With an ever-changing technology landscape, even the most seasoned executives tend to be more reactive than proactive about hiring developers. Over the last few years, experts have recommended an agile approach to tech recruiting, which involves adapting based on short feedback cycles. We even made the argument for building tech teams with that approach back in 2015.
At the same time, KPMG and Harvey Nash found that 65% of CIOs still feel that a lack of talent holds back their organization. So how can you strike a balance between adapting to unexpected change and supporting your company through developer hiring?
As part of a process known as strategic workforce planning, talent acquisition leaders seek to align their priorities with the needs of their companies. With just a few months remaining in the year, this is an ideal time to start thinking through this, especially from a tech recruitment standpoint. In this post, we’ll explore why it’s essential to have a long-term plan in place to maintain and grow your technical staff.
Accenture recently found that over 61% of executives feel that from a talent standpoint, they are not prepared to adapt to a technology-driven world. The key word in that sentence is “prepared.” Considering that technology impacts every company and industry, HR executives should anticipate and prepare for any marketplace volatility.
What do we mean by volatility? Let’s use data science roles as an example. In 2009, Hal Varian predicted that in the next ten years, the most in-demand jobs would be statisticians. Fast forward to 2018, where we find that IBM projects that the demand for data science professionals will increase 28% by 2020.
Now, think back to your developer hiring priorities just a couple of years ago. How closely were you following the buzz around data science, and how much pressure are you feeling to hire a Data Scientist today? While technical workforce planning won’t make it easier to recruit these in-demand developer types, this work will help you build a candidate pipeline before the competition reaches a fever pitch.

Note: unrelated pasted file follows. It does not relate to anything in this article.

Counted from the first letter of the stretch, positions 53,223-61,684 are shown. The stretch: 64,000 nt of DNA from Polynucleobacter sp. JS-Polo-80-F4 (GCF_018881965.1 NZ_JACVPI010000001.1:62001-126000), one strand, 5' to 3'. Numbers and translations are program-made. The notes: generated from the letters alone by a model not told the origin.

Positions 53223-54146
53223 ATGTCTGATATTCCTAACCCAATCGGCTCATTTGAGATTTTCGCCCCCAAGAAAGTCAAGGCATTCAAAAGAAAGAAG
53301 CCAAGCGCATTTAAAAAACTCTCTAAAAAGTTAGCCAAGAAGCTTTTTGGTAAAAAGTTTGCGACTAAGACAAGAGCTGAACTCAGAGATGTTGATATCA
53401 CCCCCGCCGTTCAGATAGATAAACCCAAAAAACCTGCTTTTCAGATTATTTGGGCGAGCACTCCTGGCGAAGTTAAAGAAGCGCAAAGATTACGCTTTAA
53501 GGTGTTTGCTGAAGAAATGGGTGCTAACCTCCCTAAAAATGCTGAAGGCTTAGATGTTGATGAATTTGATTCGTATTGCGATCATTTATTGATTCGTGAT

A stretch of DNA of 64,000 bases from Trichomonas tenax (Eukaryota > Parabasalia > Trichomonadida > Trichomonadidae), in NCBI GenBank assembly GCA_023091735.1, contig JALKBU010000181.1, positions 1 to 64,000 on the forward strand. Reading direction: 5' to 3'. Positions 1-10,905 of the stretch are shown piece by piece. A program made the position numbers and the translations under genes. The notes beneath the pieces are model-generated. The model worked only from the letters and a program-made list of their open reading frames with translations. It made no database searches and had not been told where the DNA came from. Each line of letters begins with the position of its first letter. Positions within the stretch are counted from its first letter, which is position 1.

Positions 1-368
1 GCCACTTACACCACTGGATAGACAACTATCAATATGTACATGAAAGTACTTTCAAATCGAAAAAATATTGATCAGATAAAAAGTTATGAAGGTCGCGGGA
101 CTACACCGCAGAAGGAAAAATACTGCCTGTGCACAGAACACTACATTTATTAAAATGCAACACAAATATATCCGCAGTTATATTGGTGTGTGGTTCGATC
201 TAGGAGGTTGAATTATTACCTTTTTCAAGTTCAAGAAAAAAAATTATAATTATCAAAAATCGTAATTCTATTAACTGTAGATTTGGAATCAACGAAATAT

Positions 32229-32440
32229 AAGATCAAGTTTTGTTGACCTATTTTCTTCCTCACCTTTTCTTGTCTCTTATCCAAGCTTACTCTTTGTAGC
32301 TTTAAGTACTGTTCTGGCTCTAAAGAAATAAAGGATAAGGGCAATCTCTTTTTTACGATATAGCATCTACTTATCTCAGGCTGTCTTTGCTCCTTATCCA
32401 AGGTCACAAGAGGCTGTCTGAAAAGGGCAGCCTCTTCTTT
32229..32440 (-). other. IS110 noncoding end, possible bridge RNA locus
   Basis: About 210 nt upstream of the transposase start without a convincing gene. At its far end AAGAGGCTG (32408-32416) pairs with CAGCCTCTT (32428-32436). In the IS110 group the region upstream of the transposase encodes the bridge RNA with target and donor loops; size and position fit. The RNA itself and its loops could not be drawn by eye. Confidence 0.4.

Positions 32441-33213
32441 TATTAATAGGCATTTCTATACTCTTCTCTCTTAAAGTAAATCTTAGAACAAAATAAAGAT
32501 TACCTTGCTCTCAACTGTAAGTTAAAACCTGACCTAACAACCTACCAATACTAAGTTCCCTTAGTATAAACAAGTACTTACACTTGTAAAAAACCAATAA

A study by ADP found that even though executives agree that strategic workforce planning is essential, there’s little consensus over what it actually means. While 36% of respondents said that the primary objective is to retain key people and avoid skills gaps, another 33% believe that the outcome should be to understand and find the talent they need for the future.
Considering that 90% of developers are employed at least part-time, and 34% switched jobs within the last year, it’s clear that recruitment and retention should influence your technical workforce planning. The good news is that ADP’s survey shows us that HR leaders are free to establish their own outcomes for their long-term planning.
Your company probably has business objectives that it wants to meet over the next few years—and as a result, your workforce strategy should be designed to support it. Meet with engineering managers to review their roadmap for the next few years, which should also be aligned with your company’s goals. To guide your conversation, start with the questions below:
Not only will the answers help you understand future hiring priorities, but they also highlight gaps on your recruitment team. For some teams, this might lead to additional recruiting headcount. For others, this might justify increased budgets for sourcing or employer branding tools.